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Five Fun Friday Fifties Kodachrome Images

Number twenty-one in the Fun, Friday Kodachrome Image series starts out with the lead photo of a bright red or orange Mercury hardtop wearing with a 1954 New Jersey license plate. As is normal practice with this series, we ask our readers to tell us the year, make and model of all of these cars. You can look back on all the earlier parts of this series here. The photos are via Americar.

1954 Mercury Coupe

  • This set of photos looks like a successful son that came home for a visit sporting a new car.

1950s Fords with desert water bottles

  • This photo taken at a Texaco station looks like an advertisement for the desert water bag.

1950s Hudson

  • There is a 1951 California dealer plate on this green Hudson, note venetian blind in the rear window.

Anchorage, Alaska 1950s Cars

  • An early-1950s street scene in Anchorage, Alaska filled with both pre and post-war cars and trucks.

1950s Packard

  • The see-through yellow plastic device on the hood of this big green Packard is a windshield bug deflector. 

28 responses to “Five Fun Friday Fifties Kodachrome Images

  1. The Fur Rondy has been going on a long time. They used to have a ‘Running of the Caribou’ event similar to the bulls in Spain. All for fur, fur for all. There is a big Zenith sign on the street too. Probably need all the light you can get in the winter months.

    • I used to think that the 1954 Mercury Sun Valley with the plexi glass top was the most beautiful car on earth. Mercury was an upgraded Ford in the 50’s , but Lincoln did something strange in 1955, they stayed with the old Ford based body and while Ford and Merc had wrap around windshields Lincoln did not.

      • I agree, John, and the ’54 Merc Monterey is still one of my favourites. I had a 4-door metallic emerald green with white top in the early ’60s, and miss it to this day.

  2. The red Merc looks like a Monterey, and it looks more like the “big shot brother” rubbing it in to the older brother.
    Apparently, water bags were pretty popular. Never needed them in the Mid-West. Some creative strapping on the roof of the ’53 Ford. ( and a seemingly identical one next to it. Wonder what that was all about?) Plates are mid-50’s California.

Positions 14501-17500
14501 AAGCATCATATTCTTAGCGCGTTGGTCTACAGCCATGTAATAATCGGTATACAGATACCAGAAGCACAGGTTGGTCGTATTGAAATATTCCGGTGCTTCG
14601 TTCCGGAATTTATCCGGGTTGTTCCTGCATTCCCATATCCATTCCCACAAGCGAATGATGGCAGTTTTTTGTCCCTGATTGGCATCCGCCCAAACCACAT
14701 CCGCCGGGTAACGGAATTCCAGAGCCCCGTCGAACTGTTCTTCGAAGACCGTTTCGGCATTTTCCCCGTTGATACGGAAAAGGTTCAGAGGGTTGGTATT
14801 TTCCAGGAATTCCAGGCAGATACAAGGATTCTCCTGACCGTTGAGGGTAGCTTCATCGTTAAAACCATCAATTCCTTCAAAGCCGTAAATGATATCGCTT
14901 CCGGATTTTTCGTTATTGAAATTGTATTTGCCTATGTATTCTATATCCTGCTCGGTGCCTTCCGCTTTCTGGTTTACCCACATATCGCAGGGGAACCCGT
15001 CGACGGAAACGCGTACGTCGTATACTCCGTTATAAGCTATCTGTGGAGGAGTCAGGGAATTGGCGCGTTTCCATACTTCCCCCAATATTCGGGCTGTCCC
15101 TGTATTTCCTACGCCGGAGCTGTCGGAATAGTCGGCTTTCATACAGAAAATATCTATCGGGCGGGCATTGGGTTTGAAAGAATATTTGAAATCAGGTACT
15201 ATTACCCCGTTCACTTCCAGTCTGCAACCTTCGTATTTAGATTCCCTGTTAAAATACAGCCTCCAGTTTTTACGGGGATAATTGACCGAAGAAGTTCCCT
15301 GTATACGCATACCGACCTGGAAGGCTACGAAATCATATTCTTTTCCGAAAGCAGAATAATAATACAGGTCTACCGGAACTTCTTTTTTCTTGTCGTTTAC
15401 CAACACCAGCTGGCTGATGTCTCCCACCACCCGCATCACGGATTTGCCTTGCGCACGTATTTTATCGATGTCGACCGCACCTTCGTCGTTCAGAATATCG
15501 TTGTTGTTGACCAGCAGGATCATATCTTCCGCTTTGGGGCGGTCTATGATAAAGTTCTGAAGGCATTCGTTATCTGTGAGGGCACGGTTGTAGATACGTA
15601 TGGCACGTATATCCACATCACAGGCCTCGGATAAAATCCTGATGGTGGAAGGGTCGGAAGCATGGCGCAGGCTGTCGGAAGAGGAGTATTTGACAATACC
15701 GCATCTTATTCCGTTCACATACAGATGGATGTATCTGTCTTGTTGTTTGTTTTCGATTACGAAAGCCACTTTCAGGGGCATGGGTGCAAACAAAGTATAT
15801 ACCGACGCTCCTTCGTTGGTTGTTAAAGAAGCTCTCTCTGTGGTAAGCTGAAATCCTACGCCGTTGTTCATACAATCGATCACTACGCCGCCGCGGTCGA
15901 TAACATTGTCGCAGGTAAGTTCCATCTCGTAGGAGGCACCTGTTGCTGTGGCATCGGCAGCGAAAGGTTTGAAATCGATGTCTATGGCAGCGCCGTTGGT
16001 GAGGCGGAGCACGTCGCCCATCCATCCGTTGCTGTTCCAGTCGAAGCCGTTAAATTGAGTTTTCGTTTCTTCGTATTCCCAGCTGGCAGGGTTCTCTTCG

Hudson, just a beautiful car.
    The Anchorage Fur one, was a “carspotting” feature on Hemmings a while back. ( in case you aren’t familiar with the feature, it’s similar to this, but Old Motor tends to focus on just a few cars, while the Hemmings feature tends to focus on parking lots, traffic jams, etc) I believe we determined this was the 1955 event.
    The Packard , I believe, is a ’51 or ’52, and could be a fancy one, ( Patrician or Mayfair?) They had so many models then. 3 attendants to serve the customer? WOW. Like the bug deflector. I thought maybe it was a traffic light finder. Thanks again for the pics.

    • I think you’re right, Howard. I notice that second photo has a ’55 Ford, two ’53 Fords and a ’55 Chevy. About the right ratio . . . . 🙂

    • I agree…The all new ’51 Packard took the traditional Packard grille to an all new level… and I always thought the 3 ” can openers ” on the rear quarter panels of the 400 series were an interesting distinction from the plain 300 series…. maybe Packard,’s renowned featured stylist Dorothy Draper came up with that incongruous touch… and was the rear window divided into three units unique to the ’51 Senior Packards ? That was a fantastic car to ride in the rear seat for a gangly thirteen year old boy- it was huge… I love the whole entire nostalgia photo series, Can’t wait for next month!!!

  3. 1951 two toned Packard. It is one of the senior cars. Can’t tell if it is a 300 or 400. Note no front license plate. That thin Korean War chrome plated grille sure looks good.

    • Hi Travis, indeed, tis’ a flat fendered Willy’s 4×4 ( lockouts on front axle) and what appears to be radials. I’m thinking this picture may not be from 1951. The added turn signals on the fender appear to be from a ’70’s semi tractor.